The one thing that’s unique about these [new ones] is that they are at a higher frequency than we’ve ever seen before.

Scholz, who was not involved with the new discovery, was with McGill University when he and a team of astronomers discovered FRB 121102 to be a repeater. In 2016, a McGill team was able to locate the source of the strange FRB.

At the time the signals left its host galaxy, Earth would have been two billion years old, less than half its current age. The only living things on the planet would have been single-celled organisms.


As though the object wasn’t strange enough, it also behaves like no other FRB. Typically, objects that emit similar signals, such as pulsars, do so in a smooth fashion across many frequencies. But that’s not the case with FRB 121102.

So it’s kind of perplexing,” Scholz said.

Scholz said that there could be reasons such as the signal being distorted between its source galaxy and Earth.

In the coming months, a new telescope in B.C. called the Canadian Hydrogen Intensity Mapping Experiment (CHIME) is expected to begin its research into FRBs, with the possibility of discovering several a day, something that Scholz is looking forward to seeing.

It’s a mystery that needs to be solved,” Scholz said.

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A Really, Really Big Asteroid Is Going To Fly Past Earth Today!

Today, a three-mile-wide asteroid is going to fly past Earth – the biggest space rock to pass our planet this close in a century.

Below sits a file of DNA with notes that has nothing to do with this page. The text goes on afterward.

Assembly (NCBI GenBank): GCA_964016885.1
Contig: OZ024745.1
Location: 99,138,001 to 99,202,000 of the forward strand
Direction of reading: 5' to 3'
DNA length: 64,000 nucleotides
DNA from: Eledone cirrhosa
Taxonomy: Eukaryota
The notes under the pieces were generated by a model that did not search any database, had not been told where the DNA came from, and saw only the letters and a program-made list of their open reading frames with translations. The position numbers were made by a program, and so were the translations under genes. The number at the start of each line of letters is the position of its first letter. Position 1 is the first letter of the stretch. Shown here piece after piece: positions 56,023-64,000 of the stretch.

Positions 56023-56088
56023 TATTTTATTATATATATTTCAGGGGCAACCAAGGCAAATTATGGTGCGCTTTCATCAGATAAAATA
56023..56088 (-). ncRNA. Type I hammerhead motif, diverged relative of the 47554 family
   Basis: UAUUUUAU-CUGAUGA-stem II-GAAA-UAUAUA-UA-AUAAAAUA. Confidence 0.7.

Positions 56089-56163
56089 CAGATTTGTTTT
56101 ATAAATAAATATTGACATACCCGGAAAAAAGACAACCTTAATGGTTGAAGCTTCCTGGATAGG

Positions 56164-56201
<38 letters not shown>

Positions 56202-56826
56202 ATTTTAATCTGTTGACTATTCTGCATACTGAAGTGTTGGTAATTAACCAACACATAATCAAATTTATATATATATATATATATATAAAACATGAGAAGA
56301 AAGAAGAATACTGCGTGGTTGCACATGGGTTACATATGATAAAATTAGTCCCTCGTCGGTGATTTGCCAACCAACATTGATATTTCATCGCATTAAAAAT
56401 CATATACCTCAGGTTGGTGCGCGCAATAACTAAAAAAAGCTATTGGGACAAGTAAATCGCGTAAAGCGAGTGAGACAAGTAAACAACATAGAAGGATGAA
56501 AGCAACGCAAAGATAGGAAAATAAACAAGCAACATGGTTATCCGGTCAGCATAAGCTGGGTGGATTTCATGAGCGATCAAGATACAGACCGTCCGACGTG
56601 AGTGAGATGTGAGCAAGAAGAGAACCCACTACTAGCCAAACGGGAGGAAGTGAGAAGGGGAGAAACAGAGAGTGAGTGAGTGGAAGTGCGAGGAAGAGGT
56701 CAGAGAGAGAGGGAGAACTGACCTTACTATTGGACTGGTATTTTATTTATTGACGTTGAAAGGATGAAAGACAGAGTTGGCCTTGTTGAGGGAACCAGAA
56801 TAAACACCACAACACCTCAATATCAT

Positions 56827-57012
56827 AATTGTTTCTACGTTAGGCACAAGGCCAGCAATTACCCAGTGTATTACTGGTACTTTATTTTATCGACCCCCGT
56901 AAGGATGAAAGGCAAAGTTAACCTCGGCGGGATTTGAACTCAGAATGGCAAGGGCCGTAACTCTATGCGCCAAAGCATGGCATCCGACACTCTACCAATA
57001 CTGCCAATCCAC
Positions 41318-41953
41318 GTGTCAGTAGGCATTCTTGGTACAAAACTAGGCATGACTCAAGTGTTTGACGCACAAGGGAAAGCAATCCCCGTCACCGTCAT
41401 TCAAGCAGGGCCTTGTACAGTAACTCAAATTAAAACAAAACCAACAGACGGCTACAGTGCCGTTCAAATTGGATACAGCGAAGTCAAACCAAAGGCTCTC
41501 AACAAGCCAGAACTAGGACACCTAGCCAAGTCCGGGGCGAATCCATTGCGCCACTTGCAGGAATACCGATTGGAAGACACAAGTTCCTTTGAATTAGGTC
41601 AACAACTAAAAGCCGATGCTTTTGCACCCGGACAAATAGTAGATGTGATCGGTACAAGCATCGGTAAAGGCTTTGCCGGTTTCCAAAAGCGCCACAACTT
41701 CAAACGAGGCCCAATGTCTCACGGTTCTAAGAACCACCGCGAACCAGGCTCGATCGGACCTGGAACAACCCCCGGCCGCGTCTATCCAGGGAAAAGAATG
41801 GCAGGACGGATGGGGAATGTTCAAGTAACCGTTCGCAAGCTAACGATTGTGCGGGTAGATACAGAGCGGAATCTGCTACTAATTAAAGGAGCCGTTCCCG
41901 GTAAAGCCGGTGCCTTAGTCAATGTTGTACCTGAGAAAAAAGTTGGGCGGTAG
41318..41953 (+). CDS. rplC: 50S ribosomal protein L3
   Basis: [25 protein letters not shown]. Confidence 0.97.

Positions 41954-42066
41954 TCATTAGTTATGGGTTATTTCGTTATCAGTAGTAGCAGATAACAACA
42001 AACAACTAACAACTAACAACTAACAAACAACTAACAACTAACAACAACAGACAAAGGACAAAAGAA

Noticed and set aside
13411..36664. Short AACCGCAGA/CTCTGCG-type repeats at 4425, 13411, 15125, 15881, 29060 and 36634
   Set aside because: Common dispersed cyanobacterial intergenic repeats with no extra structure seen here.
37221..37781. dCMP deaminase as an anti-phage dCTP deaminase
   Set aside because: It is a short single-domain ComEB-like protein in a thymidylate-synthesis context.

Asteroid 1981 ET3 – also known as 3122 Florence – will fly past safely today, September 1, 18 times further away than the moon.

While many known asteroids have passed by closer to Earth than Florence will on September 1, all of those were estimated to be smaller,” said Paul Chodas, manager of NASA’s Center for Near-Earth Object Studies (CNEOS) at the agency’s Jet Propulsion Laboratory.

Florence is the largest asteroid to pass by our planet this close since the NASA program to detect and track near-Earth asteroids began.

The asteroid, named for Florence Nightingale, was first spotted in 1981, and the flyby in September will be the closest it’s come to Earth since 1890.

Asteroid Florence was discovered by Schelte “Bobby” Bus at Siding Spring Observatory in Australia in March 1981.

It is named in honor of Florence Nightingale (1820-1910), the founder of modern nursing.

The 2017 encounter is the closest by this asteroid since 1890 and the closest it will ever be until after 2500.